This is a blog featuring my personal stories of food, gardening, yachting, photography, travel and life.

Tuesday, April 7, 2009

One Step Closer

Well, today Dave nearly got the guest bathroom finished. That is until a snafu popped up and then another and another. Here is the most recent photo of the project. By the end of the day we did have the knobs on the cabinet, the hand towel rack and TP dispenser installed and, drum roll please. . .ta-da!!!! Running water in the sink.

So what were the issues. Oddly they all centered around the sink and its faucet. The space between the sink and backsplash is really tight. We didn't know how tight until Dave tried to install the faucet.

Problem 1: That thingy that always sticks up behind the faucet that you pull up and down in order to stop up the sink? Well, the granite guy forgot to drill a hole for that thingy. He only drilled the holes for the hot and cold pipes. Arrrgh! Not to worry, he admitted his mistake and will be by to fix it.

Problem 2: There wasn't enough room to secure the faucet to the countertop from the underside using the standard parts. Arrrgh! So the parts had to be modified and even then carefully threaded on in the tight space available.

Problem 3: The hot/cold handles are square in design at their base, a nod to the arts and crafts/bungalow architectural style we love so much. The problem is the space issue again. This time the square corner of the faucets just barely hit the backsplash everytime the faucet is turned on. Arrrrgh! The solution? This time it may be a bit more difficult to solve. We could:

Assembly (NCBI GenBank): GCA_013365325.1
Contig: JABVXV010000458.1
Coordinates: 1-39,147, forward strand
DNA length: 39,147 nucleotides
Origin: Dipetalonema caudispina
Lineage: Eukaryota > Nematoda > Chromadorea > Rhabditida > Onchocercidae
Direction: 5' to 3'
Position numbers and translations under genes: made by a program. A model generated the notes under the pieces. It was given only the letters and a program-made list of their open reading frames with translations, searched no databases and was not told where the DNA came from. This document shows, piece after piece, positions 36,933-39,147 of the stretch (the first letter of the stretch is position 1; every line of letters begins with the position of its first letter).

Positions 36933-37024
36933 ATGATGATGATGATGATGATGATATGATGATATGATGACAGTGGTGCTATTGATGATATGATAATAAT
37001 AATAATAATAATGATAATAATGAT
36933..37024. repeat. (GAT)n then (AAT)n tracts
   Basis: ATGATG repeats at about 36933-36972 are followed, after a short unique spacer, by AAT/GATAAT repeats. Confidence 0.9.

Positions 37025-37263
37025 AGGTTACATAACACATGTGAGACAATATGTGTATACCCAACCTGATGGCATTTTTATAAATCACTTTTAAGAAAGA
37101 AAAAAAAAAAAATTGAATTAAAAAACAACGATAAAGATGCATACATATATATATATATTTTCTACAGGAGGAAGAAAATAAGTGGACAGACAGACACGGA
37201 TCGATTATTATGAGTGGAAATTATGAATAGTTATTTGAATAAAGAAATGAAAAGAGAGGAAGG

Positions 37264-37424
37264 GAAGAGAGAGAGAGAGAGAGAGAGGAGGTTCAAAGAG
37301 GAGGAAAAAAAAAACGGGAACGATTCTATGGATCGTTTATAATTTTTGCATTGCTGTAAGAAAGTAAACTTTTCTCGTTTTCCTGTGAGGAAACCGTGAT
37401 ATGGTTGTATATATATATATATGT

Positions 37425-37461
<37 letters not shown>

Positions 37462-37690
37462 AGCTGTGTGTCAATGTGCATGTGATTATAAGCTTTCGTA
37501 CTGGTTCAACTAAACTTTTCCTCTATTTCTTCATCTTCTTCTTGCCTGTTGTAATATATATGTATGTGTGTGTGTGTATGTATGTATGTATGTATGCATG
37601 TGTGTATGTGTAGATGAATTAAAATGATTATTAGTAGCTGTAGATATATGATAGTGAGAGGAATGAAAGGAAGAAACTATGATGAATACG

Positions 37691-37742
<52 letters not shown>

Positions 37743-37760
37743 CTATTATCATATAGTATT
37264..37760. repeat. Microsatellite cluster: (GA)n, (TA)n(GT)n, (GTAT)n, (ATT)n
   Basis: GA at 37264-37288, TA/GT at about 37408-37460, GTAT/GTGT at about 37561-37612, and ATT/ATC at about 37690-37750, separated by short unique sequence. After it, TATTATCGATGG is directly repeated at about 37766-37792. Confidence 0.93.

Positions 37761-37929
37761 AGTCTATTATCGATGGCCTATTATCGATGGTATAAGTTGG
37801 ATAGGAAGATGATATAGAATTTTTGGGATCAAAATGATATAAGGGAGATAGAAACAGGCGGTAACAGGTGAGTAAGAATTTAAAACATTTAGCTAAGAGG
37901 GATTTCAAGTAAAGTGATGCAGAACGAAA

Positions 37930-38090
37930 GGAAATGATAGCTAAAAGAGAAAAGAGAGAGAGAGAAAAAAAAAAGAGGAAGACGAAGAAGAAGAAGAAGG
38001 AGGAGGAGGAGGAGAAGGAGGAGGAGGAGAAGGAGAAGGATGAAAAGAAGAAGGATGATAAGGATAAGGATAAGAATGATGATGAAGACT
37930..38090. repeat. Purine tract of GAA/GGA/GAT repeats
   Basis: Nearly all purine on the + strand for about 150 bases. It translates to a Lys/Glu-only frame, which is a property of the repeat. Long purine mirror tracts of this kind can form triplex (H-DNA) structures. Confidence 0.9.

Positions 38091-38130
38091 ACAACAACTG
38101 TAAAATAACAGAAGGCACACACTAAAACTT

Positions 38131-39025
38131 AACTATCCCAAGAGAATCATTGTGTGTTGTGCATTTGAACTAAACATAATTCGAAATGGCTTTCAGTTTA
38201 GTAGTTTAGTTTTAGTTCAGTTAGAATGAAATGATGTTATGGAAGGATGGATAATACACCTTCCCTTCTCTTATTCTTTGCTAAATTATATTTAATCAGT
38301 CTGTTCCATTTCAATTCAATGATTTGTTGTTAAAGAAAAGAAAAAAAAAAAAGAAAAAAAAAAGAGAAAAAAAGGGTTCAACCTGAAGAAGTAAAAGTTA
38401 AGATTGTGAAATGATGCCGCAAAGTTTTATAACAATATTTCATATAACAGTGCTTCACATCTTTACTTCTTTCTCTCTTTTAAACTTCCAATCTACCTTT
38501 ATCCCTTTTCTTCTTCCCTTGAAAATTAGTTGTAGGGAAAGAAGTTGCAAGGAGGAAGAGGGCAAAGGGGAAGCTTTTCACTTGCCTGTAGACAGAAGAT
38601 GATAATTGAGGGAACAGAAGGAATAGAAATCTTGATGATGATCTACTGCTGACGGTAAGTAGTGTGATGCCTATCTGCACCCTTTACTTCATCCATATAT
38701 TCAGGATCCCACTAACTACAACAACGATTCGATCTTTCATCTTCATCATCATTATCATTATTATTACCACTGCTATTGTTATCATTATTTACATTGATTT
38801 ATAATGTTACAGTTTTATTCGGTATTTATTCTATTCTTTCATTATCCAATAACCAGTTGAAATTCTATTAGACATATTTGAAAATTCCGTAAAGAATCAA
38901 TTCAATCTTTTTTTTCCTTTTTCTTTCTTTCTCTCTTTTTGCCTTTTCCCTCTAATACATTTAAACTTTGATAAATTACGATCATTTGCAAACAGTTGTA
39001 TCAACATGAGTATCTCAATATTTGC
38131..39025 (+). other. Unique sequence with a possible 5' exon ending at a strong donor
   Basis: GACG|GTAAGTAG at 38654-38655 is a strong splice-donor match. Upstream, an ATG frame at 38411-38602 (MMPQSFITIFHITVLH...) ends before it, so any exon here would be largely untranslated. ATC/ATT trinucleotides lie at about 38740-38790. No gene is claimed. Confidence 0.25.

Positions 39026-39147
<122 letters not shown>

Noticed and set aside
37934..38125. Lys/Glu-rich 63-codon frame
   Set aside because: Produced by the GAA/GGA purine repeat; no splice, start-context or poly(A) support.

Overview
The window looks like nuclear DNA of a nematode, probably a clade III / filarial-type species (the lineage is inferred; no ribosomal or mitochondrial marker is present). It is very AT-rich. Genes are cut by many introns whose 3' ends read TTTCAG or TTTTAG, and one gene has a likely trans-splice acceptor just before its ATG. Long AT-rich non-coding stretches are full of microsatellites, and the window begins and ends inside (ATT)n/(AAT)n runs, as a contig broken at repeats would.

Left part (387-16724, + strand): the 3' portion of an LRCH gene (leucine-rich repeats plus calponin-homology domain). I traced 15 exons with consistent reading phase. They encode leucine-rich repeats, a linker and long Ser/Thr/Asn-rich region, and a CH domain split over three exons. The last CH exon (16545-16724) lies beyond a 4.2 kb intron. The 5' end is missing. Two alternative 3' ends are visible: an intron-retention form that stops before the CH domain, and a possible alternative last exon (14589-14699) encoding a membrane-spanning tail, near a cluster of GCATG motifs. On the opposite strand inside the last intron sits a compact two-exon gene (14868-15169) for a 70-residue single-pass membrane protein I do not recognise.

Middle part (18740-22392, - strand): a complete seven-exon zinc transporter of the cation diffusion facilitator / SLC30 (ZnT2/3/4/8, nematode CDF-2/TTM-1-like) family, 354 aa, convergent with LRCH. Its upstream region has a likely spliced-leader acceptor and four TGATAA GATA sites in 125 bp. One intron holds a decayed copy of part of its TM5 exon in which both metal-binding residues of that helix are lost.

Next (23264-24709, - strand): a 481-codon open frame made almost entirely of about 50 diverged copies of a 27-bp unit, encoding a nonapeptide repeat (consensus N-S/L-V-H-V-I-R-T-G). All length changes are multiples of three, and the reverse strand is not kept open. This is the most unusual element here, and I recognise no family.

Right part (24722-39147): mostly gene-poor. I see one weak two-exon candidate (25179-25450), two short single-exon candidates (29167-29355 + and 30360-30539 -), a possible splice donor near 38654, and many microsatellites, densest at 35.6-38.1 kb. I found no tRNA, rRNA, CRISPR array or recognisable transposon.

• Cut the 2 cm thick backsplash lengthwise making it somewhat less than 2 cm thick at the cost of about $200.

  • We could give up and switch the faucet out for one with rounded handles. Problem here is that all the other accents, towel racks, TP dispenser, etc. are all matching that way.

  • We could machine the spot where the faucet hits the backsplash leaving a small concave spot in the backsplash just large enough to allow for the handles to clear.

At this point we are going for the 3rd option. We thought the spot was so insignificant that with a high-speed carving tool we could create a small concave groove just deep and wide enough to allow for clearance and no one would ever be the wiser. Tomorrow we try it. Cross your fingers.